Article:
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|— State of Germany —|
|- Minister-President||Manuela Schwesig (NLP)|
|- Governing parties||NLP / SPD|
|- Votes in Reichsrat||4 (of 148)|
|- Total||38,275 km2 (14,778.1 sq mi)|
|- Density||269.5/sq mi (104/km2)|
|Time zone||CET (UTC+1)|
|- Summer (DST)||CEST (UTC+2)|
|ISO 3166 code||DE-BB|
|GDP/ Nominal||€ 48 billion (2005)|
Brandenburg ( listen (help·info); Lower Sorbian: Bramborska; Upper Sorbian: Braniborska) is one of the thirty-seven states of Germany. It lies roughly in the center of the country (going east to west), and has its capital at Potsdam. Brandenburg also surrounds the national capital Berlin.
History of Brandenburg and Prussia
| Northern March |
| Old Prussians |
| Margraviate of Brandenburg |
| Ordensstaat |
| Duchy of Prussia |
| Royal (Polish) Prussia |
| Brandenburg-Prussia |
| Kingdom in Prussia |
| Kingdom of Prussia |
| Brandenburg |
In late medieval and early modern times, Brandenburg was one of seven electoral states of the Holy Roman Empire, and, along with Prussia, formed the original core of the German Empire, the first unified German state. Governed by the Hohenzollern dynasty from in 1415, it contained the future German capital Berlin. After 1618 the Margraviate of Brandenburg and the Duchy of Prussia were combined to form Brandenburg-Prussia, which was ruled by the same branch of the House of Hohenzollern. In 1701 the state was elevated as the Kingdom of Prussia. Franconian Nuremberg and Ansbach, Swabian Hohenzollern, the eastern European connections of Berlin, and the status of Brandenburg's ruler as prince-elector together were instrumental in the rise of that state.
Early Middle Ages
Brandenburg is situated in territory known in antiquity as Magna Germania, which reached to the Vistula river. By the seventh century, Slavic peoples are believed to have settled in the Brandenburg area. The Slavs expanded from the east, possibly driven from their homelands in present-day Ukraine and perhaps Belarus by the invasions of the Huns and Avars. They relied heavily on river transport. The two principal Slavic groups in the present-day area of Brandenburg were the Hevelli in the west and the Sprevane in the east.
Beginning in the early 900s, Henry the Fowler and his successors conquered territory up to the Oder River. Slavic settlements such as Brenna (Brandenburg an der Havel), Budusin (Bautzen), and Chośebuz (Cottbus) came under imperial control through the installation of margraves. Their main function was to defend and protect the eastern marches. In 948 Emperor Otto I established margraves to exert imperial control over the pagan Slavs west of the Oder River. Otto founded the Bishoprics of Brandenburg and Havelberg. The Northern March was founded as a northeastern border territory of the Holy Roman Empire. However, a great uprising of Wends drove imperial forces from the territory of present-day Brandenburg in 983. The region returned to the control of Slavic leaders.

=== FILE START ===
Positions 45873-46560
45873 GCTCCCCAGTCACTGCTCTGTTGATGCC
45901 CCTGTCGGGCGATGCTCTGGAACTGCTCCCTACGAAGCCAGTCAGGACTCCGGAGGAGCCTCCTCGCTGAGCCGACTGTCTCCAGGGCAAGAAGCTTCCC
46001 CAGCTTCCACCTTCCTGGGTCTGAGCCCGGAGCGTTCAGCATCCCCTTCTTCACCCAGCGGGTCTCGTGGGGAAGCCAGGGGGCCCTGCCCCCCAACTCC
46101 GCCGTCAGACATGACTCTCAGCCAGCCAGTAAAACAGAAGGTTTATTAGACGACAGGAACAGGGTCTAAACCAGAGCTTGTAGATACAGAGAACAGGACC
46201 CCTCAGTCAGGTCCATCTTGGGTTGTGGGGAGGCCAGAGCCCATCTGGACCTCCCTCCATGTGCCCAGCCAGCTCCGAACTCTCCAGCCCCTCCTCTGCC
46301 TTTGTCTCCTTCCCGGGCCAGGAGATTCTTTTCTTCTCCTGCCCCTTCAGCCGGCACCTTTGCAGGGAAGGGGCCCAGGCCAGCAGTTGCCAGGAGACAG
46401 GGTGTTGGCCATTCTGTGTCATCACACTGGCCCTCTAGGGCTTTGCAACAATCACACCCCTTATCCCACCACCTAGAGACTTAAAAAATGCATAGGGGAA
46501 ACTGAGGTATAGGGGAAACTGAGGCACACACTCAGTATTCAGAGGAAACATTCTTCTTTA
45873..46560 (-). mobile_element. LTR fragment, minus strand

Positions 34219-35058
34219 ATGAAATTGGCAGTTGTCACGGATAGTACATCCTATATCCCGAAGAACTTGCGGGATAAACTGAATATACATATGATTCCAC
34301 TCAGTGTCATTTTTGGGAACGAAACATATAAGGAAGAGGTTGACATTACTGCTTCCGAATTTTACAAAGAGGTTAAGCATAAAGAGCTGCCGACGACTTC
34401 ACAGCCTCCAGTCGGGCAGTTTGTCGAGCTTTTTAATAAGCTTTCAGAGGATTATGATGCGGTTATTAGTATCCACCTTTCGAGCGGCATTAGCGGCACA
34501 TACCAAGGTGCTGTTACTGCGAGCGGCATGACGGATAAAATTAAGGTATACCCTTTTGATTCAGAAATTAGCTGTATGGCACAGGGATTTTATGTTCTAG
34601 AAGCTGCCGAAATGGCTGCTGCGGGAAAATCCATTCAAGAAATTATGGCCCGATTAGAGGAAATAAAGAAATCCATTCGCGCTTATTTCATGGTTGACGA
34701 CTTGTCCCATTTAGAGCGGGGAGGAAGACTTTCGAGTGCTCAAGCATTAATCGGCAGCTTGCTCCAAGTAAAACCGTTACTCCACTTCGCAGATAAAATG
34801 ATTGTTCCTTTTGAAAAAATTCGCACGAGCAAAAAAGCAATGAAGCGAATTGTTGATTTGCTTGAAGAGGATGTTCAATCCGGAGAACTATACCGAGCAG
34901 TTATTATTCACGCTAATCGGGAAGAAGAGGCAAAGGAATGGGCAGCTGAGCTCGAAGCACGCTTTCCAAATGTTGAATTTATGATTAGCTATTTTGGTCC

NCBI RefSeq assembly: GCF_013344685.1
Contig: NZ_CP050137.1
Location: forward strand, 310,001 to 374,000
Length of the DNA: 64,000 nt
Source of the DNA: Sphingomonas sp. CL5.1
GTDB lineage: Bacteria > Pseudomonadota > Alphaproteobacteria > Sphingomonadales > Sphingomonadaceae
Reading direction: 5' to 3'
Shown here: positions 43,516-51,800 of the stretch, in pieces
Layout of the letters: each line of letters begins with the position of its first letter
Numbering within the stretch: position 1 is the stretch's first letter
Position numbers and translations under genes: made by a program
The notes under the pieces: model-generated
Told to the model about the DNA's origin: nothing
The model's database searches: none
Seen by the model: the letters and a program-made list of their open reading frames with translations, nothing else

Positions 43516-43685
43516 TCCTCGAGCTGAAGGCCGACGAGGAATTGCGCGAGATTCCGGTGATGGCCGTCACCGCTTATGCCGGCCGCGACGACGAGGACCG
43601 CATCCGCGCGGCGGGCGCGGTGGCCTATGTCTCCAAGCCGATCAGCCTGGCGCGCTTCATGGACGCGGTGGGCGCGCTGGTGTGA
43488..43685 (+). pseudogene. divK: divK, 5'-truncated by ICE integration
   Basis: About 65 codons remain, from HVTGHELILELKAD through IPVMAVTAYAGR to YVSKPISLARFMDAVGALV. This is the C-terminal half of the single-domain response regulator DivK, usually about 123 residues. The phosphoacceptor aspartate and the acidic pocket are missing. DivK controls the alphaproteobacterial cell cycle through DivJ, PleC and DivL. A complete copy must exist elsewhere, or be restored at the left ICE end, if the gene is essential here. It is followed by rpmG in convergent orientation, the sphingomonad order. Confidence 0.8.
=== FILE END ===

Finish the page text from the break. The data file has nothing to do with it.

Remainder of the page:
During the 12th century the Ottonian German kings and emperors re-established control over the mixed Slav-inhabited lands of present-day Brandenburg, although some Slavs like the Sorbs in Lusatia adapted to Germanization while retaining their distinctiveness. The Roman Catholic Church brought bishoprics which, with their walled towns, afforded protection from attacks for the townspeople. With the monks and bishops, the history of the town of Brandenburg an der Havel, which was the first center of the state of Brandenburg, began. In 1134, in the wake of a German crusade against the Wends, the German magnate Albert the Bear was granted the Northern March by the Emperor Lothar III. He formally inherited the town of Brandenburg and the lands of the Hevelli from their last Wendish ruler, Pribislav, in 1150. After crushing a force of Sprevane who occupied the town of Brandenburg in the 1150s, Albert proclaimed himself ruler of the new Margraviate of Brandenburg. Albert, and his descendants the Ascanians, then made considerable progress in conquering, colonizing, Christianizing, and cultivating lands as far east as the Oder. Within this region, Slavic and German residents intermarried. During the 13th century the Ascanians began acquiring territory east of the Oder, later known as the Neumark (see also Altmark).